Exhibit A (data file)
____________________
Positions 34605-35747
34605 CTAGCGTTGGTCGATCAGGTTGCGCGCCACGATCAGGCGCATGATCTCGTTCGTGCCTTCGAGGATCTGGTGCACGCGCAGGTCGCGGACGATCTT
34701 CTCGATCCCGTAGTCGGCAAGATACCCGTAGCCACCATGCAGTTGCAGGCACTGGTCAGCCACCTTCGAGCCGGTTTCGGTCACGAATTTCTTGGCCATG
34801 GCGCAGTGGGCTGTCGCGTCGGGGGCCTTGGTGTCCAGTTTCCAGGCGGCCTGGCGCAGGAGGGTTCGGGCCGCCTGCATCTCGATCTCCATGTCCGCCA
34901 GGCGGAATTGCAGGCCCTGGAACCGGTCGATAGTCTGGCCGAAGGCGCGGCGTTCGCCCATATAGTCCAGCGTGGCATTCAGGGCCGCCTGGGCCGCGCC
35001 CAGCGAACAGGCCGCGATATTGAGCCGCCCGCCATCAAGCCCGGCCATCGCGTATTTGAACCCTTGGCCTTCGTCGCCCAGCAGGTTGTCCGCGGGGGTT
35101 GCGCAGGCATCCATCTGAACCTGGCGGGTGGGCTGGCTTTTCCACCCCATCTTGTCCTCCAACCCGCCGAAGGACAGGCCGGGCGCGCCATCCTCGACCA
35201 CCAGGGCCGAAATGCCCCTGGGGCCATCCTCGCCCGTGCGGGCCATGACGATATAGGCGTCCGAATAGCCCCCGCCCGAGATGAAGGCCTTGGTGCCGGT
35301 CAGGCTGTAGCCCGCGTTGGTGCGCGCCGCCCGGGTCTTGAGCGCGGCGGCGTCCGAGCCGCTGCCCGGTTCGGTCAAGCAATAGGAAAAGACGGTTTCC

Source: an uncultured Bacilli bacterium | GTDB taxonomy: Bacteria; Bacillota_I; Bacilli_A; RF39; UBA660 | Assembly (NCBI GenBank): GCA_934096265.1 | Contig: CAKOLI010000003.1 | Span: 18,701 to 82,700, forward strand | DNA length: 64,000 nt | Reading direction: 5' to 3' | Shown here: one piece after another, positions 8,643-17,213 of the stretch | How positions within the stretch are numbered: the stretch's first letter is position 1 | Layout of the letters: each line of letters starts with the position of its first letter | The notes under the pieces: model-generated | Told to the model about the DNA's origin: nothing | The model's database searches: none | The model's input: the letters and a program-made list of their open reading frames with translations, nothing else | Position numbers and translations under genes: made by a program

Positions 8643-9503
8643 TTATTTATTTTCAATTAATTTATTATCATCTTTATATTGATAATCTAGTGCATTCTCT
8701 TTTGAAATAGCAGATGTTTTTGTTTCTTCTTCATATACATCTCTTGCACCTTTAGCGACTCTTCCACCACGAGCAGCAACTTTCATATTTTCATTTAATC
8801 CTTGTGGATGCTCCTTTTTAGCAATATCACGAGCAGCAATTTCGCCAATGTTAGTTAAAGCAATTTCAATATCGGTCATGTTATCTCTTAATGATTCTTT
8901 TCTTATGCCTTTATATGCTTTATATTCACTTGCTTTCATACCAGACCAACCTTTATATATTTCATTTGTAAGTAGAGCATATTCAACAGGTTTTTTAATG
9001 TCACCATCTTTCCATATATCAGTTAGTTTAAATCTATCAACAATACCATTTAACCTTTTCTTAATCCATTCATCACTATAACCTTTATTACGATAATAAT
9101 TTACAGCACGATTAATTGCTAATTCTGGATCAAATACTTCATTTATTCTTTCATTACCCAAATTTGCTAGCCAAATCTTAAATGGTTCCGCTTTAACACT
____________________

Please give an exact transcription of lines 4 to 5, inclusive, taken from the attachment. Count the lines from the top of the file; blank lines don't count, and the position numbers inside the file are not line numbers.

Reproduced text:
34801 GCGCAGTGGGCTGTCGCGTCGGGGGCCTTGGTGTCCAGTTTCCAGGCGGCCTGGCGCAGGAGGGTTCGGGCCGCCTGCATCTCGATCTCCATGTCCGCCA
34901 GGCGGAATTGCAGGCCCTGGAACCGGTCGATAGTCTGGCCGAAGGCGCGGCGTTCGCCCATATAGTCCAGCGTGGCATTCAGGGCCGCCTGGGCCGCGCC